High Force

High Force is a well known waterfall in North East England which has been attracting visitors since the c18th including the painter J. M. Turner and the novelist Sir Walter Scott. You’ll find it in all its majesty on the River Tees within the Moor House – Upper Teesdale National Nature Reserve, itself within the North Pennines AONB (and European Geopark), in Upper Teesdale, County Durham (UK). It can be viewed extensively from the Teesdale Way which passes nearby, or there is a private footpath on the other side of the river from the High Force Hotel for which a modest toll is charged by the Raby Estate.

Location NY 880283

By no means the longest waterfall in England (that honour goes to Cautley Spout in Cumbria’s Howgill fells), when in full spate High Force delivers a greater volume of water than any other waterfall in England. With a continuous roar, the river drops vertically into a pool 21 m (70 ft) below, past two very distinctive bands of rock, the first of which is the lower part of the Whin Sill igneous intrusion or, more accurately, the Great Whin Sill and the darker Tyne Bottom Limestone, with a thinner, intervening layer of metamorphosed sandstone (baked by the intense heat of the sill when it was intruded ~300 million years ago).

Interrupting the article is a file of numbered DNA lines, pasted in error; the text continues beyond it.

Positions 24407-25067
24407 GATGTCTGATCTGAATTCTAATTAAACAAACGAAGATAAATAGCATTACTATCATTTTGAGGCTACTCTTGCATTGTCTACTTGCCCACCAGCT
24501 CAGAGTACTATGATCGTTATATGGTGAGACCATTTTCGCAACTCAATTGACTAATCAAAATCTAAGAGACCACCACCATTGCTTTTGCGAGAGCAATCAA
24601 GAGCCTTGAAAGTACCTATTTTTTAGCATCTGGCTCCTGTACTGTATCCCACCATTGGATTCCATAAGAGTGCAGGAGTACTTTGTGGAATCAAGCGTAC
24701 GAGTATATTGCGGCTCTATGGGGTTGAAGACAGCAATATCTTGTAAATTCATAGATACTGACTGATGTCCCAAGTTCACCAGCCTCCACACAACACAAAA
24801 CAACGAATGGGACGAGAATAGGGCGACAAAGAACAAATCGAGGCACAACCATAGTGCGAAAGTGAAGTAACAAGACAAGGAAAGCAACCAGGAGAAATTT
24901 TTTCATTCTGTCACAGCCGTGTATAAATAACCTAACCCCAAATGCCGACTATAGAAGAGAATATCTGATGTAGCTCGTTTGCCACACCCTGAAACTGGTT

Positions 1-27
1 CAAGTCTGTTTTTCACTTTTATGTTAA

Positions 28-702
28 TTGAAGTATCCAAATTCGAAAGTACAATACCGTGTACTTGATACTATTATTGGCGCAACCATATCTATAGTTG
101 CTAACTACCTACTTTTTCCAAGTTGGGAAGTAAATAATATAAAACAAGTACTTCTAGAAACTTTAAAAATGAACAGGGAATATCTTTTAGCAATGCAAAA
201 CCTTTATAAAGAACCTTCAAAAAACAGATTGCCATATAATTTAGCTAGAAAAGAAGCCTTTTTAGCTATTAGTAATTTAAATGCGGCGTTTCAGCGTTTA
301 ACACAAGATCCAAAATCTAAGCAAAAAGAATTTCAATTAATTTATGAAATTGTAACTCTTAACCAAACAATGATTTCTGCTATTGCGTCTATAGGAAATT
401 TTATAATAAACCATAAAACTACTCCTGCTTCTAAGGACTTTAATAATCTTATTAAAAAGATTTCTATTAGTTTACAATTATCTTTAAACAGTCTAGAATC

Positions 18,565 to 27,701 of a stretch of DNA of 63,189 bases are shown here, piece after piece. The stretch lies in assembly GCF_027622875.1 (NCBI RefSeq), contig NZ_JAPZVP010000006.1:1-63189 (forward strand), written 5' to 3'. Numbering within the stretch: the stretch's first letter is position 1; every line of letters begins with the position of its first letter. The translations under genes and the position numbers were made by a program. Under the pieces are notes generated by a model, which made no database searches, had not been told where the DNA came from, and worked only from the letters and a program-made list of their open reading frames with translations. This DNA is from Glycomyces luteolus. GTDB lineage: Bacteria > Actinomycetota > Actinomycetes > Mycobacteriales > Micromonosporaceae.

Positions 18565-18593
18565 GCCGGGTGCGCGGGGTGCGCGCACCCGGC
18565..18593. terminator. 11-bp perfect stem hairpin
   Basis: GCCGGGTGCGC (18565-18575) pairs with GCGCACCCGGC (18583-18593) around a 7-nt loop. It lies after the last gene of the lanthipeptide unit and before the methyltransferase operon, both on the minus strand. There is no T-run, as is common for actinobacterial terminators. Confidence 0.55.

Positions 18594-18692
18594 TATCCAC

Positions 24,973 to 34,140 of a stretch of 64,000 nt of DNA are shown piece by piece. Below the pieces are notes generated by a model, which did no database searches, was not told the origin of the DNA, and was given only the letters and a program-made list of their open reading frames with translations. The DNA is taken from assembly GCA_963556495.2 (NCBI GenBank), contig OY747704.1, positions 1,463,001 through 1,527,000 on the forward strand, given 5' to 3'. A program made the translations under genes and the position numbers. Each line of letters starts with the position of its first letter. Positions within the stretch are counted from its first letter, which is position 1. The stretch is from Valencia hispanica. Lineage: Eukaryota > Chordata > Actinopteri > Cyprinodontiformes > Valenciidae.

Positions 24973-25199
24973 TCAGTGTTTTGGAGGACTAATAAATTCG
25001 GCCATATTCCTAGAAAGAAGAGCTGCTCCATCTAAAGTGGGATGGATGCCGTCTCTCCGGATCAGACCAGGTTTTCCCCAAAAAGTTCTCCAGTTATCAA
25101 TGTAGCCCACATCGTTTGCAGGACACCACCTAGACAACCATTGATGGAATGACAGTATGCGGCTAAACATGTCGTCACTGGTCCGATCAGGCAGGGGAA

At High Force the river runs in two distinct channels: the main one is the left-hand channel (looking upstream) but after extended periods of heavy rain – like Storm Ciara in 2020 – the water spills over into the right-hand channel at which point the falls are in full spate. Over time, the turbulence at the bottom of the falls erodes the softer Carboniferous limestone, undermining the igneous rock of the Whin Sill, eventually causing it to collapse, and so the face of the falls moves upriver.

Before Cow Green Reservoir was constructed c1970 the river was fed by a natural lake where the reservoir is now, known as The Weel. When the water level rose it would spill over the Whin Sill at Cauldron Snout sending devastating volumes of water over High Force in a torrent that gained a grim reputation as the ‘Tees Roll’ and was responsible for much damage and death down the dale.


British Geological Survey (BGS). “Geology & Landscape of Upper Teesdale – an Excursion.” Earthwise (British Geological Survey), http://earthwise.bgs.ac.uk/index.php/Geology_and_landscape_of_Upper_Teesdale_-_an_excursion. Accessed 06 10 2020.

Geology North. The Whin Sill. Geology North. https://www.geologynorth.uk/the-whin-sill/. Accessed 05 10 2020.

Sopwith, Thomas. An Account of the Mining Districts of Alston Moor, Teesdale and Weardale. W. Davison, 1833. Google Books. Accessed 06 10 2020.

Teesdale Mercury. “Storm Force: Dale battered by flooding as roads close.” Teesdale Mercury, 18 02 2020, https://www.teesdalemercury.co.uk/news/storm-force-dale-battered-by-flooding-as-roads-close. Accessed 06 10 2020.

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